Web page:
Haven't been blogging lately. In fact, i was thinking of stopping altogether. It's not that i'm lazy or anything (or perhaps that's partially it), but i feel it's (at least to me) lost too much of it's initial purpose already. Blogs in general are getting too rampant. Everyone's blogging nowadays, and expects this channel to be one which everyone else needs to go through to be kept updated about their lives. People expect others to have read up on their blogs already, so a usual comment when meeting up (in person, actually) would be something to the effect of:
Blogger: "I did this-and-that the other day."
You: "Oh really? How was it?"
Blogger:"So-and-so... it's on my blog, wrote all about it." (with the expectation that you'd have read all about it, or should go read all about it)
Well, of course they'll expect you to read about it, since they put in effor t typing it all in. But since that expectation naturally comes about, i decided i should keep things slow. Stick to the real world. Yeah.
(of course, it seems like sort of a contradiction that i'm typing it in, but i suppose it's more for closure)
Anyway, was just impressed by an article that i read in the recent issue of SMA News, that i thought i should put in an excerpt for myself. A reminder about how Medicine should really be, not the un-noble profession that it may seem to have become. Of course, it can be amusing too (sgdr.blogspot.com , cheers to my friends blogging there...), but perhaps there should always be some reflection of how it used to be.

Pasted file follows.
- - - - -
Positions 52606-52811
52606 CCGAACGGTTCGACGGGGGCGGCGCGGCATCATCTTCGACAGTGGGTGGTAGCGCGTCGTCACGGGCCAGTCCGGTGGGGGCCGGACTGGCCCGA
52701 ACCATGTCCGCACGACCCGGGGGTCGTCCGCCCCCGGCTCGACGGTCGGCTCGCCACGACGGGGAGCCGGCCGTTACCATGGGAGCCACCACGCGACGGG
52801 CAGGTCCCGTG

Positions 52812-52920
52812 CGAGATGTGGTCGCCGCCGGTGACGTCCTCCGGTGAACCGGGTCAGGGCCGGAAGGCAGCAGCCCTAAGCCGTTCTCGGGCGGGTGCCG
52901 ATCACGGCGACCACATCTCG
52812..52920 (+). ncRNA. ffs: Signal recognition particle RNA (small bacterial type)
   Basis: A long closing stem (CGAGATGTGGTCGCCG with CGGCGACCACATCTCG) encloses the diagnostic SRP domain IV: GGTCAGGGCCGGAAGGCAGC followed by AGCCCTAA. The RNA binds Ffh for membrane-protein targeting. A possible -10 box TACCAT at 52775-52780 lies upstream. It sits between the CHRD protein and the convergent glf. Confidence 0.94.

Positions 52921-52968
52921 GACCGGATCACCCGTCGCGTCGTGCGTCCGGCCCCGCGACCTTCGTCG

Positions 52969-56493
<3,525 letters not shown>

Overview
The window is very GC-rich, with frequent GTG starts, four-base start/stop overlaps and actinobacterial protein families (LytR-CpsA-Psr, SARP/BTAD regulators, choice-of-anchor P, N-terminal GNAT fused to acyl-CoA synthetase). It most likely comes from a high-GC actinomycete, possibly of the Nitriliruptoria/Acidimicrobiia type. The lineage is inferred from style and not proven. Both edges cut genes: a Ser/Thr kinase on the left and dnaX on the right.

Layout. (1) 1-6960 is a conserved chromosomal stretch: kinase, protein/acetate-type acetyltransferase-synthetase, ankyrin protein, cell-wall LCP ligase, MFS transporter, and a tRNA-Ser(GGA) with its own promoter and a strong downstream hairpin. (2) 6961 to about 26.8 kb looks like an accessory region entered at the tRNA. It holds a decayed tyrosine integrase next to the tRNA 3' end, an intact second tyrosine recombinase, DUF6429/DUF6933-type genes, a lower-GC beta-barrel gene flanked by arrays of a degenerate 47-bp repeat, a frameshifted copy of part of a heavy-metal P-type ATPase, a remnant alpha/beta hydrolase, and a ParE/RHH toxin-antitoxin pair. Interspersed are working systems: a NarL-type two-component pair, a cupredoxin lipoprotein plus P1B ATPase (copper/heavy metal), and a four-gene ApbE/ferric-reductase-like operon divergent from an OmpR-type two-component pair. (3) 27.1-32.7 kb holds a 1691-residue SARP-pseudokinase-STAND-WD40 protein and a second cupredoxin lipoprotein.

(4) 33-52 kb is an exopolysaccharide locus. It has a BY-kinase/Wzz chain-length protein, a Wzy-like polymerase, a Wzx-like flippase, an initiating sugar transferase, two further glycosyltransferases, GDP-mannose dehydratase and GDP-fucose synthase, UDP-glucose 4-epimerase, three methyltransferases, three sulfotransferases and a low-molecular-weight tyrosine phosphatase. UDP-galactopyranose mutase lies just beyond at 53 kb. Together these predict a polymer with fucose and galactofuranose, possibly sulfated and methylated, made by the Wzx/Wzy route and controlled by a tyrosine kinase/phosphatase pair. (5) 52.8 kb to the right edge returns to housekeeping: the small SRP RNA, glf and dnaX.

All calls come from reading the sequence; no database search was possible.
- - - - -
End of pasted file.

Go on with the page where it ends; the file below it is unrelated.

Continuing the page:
The article i was reading was entitled "dollars & sense in medical care", a reprint of the original printed in 1975. One point which the author Dr Koh Eng Kheng impressed upon me was the fact that Medicine used to be a profession restricted to the 'rich' who could afford it. You would think that this was elitist, and overly exclusive, but Dr Koh made a point which seemed the contrary:
"Are doctors getting more mercenary these days? While having my hair cut at the barber, I read an article which says that in Britain a new class of people are taking to the medical profession. In the past the British upper crust used to consider only three professions worth following: the clergy, doctoring and the army. Being in the profession was that which counts. Earning a living was of less consequence as these people had private incomes of their own. With higher education being made available now to everyone rich or poor, medicine as a career is now being looked upon as a profession like any other profession - banking, accountancy, engineering. There is no longer any talk of "nobility" in the calling. If you work overtime, you ask for overtime pay. A doctor's patients are no longer patients or friends, they are his clients. With medicine becoming more of a science rather than an art, can you blame our new doctors for being cold and calculating?"
Impactful, at least to me. That'll be a challenge though, to keep "noble" and above the calling of pure monetary rewards, EVEN as the general public looks to you no longer as a "noble" practitioner, but a service, a commodity, that they buy, pay for, and can make a flippant switch to another.